“Most o’ the boys w’at goes over th’ line,” put in Shanahan nervously, “plays car‑rds.” He paused. “There’s a deck o’ car‑rds—chips, too—in that there table drawer.”
He stopped, a little overawed by the air of calmness which hung over these three—to him—fine gentlemen of a higher stratum in life than that to which he was accustomed.
Again silence fell upon them. Eastwood, the young Englishman, rose from his chair, went over to the table and poured himself a stiff drink from the decanter with glasses which stood there. Swallowing it down, he turned his face to McCaigh.
“I’ll jolly well say,” he pronounced in finely modulated tones, “that your State of New York is certainly treating us like gentlemen on this, our last night.”
Again silence. It was evident that conversation did not thrive. The mission clock on the stone wall ticked away, its ticks sounding like miniature rifle shots in a great forest. Finally Krenwicz spoke, flicking off the ashes of his eleventh cigarette on to the floor. His words bore not the slightest trace of an accent.
“Do any of you gentlemen anticipate a possible intervention by the governor?”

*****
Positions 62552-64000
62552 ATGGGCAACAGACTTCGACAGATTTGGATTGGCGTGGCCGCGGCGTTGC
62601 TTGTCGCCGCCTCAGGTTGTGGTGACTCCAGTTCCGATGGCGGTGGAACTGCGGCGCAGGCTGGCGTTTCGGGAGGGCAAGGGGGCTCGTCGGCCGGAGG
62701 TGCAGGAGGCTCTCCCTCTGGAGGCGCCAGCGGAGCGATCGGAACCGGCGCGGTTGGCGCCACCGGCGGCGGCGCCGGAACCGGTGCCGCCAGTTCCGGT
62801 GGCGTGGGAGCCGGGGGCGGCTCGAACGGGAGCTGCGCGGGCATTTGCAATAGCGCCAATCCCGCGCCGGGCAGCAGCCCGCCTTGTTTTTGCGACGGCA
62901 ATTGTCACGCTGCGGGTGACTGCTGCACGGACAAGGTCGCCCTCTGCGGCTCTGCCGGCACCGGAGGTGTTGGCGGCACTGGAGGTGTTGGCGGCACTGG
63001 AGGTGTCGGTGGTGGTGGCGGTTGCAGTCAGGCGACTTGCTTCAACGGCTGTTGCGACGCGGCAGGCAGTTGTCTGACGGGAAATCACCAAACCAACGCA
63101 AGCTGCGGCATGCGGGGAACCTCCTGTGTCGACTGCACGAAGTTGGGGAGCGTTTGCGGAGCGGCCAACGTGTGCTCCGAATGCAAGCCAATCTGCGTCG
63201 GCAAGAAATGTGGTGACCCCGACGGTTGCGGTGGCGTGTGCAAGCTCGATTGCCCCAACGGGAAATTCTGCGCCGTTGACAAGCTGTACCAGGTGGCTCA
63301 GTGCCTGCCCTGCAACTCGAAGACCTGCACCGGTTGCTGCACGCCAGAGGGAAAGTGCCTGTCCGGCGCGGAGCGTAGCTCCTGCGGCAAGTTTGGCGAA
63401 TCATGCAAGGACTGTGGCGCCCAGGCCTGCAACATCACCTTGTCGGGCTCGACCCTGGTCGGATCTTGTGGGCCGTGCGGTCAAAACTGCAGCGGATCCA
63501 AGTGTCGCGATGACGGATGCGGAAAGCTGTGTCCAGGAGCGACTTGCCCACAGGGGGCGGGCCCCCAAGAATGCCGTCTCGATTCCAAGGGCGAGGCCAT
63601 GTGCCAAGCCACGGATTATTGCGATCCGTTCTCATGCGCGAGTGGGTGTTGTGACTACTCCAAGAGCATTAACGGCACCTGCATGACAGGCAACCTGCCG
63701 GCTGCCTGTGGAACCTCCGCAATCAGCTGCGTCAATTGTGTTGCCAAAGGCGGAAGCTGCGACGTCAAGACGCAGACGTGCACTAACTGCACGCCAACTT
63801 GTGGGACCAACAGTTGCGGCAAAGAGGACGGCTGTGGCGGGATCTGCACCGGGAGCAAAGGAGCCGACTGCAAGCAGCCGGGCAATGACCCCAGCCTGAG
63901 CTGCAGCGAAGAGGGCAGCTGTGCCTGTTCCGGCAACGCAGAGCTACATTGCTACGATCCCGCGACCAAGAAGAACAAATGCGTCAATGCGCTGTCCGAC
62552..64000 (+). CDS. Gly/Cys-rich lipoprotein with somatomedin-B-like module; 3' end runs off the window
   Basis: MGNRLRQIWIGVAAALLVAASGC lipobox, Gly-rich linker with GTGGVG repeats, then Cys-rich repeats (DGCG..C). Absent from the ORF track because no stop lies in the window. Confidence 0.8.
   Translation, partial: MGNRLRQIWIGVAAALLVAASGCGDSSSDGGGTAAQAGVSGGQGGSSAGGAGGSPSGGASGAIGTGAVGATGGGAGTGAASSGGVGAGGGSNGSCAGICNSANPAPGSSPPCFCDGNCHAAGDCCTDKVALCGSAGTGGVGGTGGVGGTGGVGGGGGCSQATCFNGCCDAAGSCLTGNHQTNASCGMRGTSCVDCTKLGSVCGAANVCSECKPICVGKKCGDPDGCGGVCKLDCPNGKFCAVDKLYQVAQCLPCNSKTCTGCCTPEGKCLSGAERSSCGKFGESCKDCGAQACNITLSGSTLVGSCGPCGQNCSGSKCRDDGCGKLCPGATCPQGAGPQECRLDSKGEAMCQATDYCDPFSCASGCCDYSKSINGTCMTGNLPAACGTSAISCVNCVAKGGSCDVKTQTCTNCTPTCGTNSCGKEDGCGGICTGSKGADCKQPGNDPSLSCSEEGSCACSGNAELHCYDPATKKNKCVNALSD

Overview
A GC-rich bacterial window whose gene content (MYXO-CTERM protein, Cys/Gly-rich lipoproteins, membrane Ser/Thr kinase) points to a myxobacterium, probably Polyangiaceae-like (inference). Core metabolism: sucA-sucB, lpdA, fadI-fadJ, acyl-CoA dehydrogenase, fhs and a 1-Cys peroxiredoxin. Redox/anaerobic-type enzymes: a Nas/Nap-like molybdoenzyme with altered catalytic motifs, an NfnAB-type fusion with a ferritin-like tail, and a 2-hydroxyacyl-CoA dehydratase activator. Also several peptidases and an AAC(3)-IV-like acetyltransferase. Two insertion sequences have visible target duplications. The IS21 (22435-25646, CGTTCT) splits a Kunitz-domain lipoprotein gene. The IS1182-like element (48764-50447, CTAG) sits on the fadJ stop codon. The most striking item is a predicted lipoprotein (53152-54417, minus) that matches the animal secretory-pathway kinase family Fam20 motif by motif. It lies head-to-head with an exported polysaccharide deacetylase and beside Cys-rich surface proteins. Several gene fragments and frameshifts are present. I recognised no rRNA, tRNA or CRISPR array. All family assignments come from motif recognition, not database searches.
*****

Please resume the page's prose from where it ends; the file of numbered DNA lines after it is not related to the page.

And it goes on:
Shanahan spoke up.
“Boys, I don’t want to disappoint yeze, but Governor Willets, when he does annything, does it quicker than th’ lasth minut. I wish he’d help yeze out, for yezes is gentlemin, all right, all right; but whin it gets midnight th’ night before the—before th’ electicution—well, boys, don’t raise anny false hopes in your hearts. I been in this j’int f’r eliven years now.”
“Shanahan is doubtlessly correct,” said Eastwood, dropping back into his chair. “We go.” His voice grew hard. “And to me the going is all a pleasure. And furthermore, if it were all to be done over again I’d do it myself just exactly as I did.”
“And I, by God!” muttered McCaigh.
“Gentlemen, and I,” said Krenwicz, and his laughing eyes suddenly darkened into cruel shadows.